Wangari Muta Maathai was born in Nyeri, Kenya (Africa) in 1940. The first woman in East and Central Africa to earn a doctorate degree, Professor Maathai obtained a degree in Biological Sciences from Mount St. Scholastica College in Atchison, Kansas (1964). She subsequently earned a Master of Science degree from the University of Pittsburgh (1966). Professor Maathai pursued doctoral studies in Germany and the University of Nairobi, obtaining a Ph.D. (1971) from the University of Nairobi where she also taught veterinary anatomy. She became chair of the Department of Veterinary Anatomy and an associate professor in 1976 and 1977 respectively. In both cases, she was the first woman to attain those positions in the region.
Chimamanda Ngozi Adichie writes about an Africa far removed from bleak media clichés. Claire Sawers chats to her about superstition and stereotypes
Chimamanda Ngozi Adichie’s voice reflects a life split between America and her home country, Nigeria. So while she’ll enunciate each of her words clearly and slowly, she’s also picked up that uniquely American habit of adding a questioning ‘right?’ at the end of her sentences, or throwing in a ‘what the heck’. Despite having studied in the US, and now dividing her time between homes in Maryland and Lagos, 31-year-old Adichie is in no doubt about her identity. ‘I always consider myself Nigerian; a Nigerian that likes to spend time in America.’
Chinua Achebe born November 16, 1930, and educated at Government College in Umuahia and at University College of Ibadan, Nigeria. He received a B.A. from London University in 1953 and in 1956 studied broadcasting in London at the BBC. He joined the Nigerian Broadcasting Company in Lagos in 1954, later becoming its director of external broadcasting. During the Civil War in Nigeria he worked for the Biafran government service. After the war he was appointed senior research fellow at the University of Nigeria, Nsukka, of which he is now emeritus professor of English. He has lectured at many universities worldwide, served as McMillan-Stewart Lecturer at Harvard and Presidential Fellow Lecturer at the World Bank (both 1998). Since 1990, he has been Charles P. Stevenson Jr. Professor of Languages and Literature at Bard College.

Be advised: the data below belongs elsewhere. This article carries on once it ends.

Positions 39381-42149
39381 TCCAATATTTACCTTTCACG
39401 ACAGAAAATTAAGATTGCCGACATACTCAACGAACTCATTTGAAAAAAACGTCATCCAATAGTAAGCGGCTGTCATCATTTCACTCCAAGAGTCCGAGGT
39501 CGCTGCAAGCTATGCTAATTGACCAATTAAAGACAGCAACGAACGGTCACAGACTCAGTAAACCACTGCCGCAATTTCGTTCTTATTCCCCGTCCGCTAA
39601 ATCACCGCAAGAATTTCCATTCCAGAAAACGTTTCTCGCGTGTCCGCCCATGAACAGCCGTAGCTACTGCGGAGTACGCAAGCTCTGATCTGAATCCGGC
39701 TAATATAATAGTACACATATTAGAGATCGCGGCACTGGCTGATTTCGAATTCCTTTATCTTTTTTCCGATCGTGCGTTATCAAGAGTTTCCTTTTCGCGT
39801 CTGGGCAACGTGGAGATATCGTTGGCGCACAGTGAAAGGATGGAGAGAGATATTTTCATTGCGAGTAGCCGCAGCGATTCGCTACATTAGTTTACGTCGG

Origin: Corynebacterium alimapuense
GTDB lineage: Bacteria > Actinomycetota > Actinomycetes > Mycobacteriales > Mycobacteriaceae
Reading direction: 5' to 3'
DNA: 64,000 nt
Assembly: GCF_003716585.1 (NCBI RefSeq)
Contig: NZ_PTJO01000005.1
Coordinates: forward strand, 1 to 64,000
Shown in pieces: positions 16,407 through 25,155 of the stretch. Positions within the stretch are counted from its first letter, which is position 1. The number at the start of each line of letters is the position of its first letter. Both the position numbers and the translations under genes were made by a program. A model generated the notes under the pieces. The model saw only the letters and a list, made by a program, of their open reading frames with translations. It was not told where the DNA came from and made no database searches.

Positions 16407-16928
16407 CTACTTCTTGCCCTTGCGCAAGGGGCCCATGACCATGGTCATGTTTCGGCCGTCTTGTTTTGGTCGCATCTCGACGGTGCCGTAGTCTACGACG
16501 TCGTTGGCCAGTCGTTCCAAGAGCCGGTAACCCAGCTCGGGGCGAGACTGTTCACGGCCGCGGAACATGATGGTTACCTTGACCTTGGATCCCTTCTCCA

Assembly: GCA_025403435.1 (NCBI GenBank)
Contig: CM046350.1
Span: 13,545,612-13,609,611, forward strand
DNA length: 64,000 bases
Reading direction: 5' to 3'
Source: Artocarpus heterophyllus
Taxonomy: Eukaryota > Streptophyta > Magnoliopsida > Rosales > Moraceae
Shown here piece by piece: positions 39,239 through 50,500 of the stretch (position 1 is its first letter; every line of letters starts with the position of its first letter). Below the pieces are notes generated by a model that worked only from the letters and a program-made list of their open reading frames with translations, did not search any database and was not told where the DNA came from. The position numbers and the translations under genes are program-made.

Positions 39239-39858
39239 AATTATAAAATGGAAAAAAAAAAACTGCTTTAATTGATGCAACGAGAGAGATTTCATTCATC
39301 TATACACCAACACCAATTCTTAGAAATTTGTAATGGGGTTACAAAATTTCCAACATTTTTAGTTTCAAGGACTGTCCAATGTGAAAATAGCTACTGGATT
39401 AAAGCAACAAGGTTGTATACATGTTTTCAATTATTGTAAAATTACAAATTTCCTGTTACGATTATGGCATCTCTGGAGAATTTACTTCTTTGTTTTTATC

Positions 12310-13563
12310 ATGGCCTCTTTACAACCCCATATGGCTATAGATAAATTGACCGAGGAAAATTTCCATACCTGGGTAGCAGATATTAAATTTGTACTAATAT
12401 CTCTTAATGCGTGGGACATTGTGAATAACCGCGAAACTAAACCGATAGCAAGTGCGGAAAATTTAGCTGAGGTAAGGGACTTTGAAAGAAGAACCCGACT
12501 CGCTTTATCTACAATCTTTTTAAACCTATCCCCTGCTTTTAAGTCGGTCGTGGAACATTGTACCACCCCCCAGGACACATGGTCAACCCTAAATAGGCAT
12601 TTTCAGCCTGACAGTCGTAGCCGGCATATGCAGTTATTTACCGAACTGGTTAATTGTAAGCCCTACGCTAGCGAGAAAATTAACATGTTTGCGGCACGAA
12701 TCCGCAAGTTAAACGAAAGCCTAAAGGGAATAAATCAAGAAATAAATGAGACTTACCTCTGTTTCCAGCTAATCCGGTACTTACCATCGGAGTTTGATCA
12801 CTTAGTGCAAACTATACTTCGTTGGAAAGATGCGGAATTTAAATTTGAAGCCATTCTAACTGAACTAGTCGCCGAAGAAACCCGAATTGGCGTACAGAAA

Barack H. Obama is the 44th President of the United States.
His story is the American story — values from the heartland, a middle-class upbringing in a strong family, hard work and education as the means of getting ahead, and the conviction that a life so blessed should be lived in service to others.
With a father from Kenya and a mother from Kansas, President Obama was born in Hawaii on August 4, 1961. He was raised with help from his grandfather, who served in Patton’s army, and his grandmother, who worked her way up from the secretarial pool to middle management at a bank.
Desmond Tutu is a well-known South African activist, whose efforts to solve the issue of apartheid, during 1980s, fetched him worldwide fame. Born in 1931, in Klerksdorp, Tutu chose teaching as his profession. After serving as a lecturer for few years, he pursued Theology. He was the first black person to become the Archbishop of Cape Town. He also became the first black Bishop of Johannesburg. Tutu is the second South African to receive Noble Peace Prize.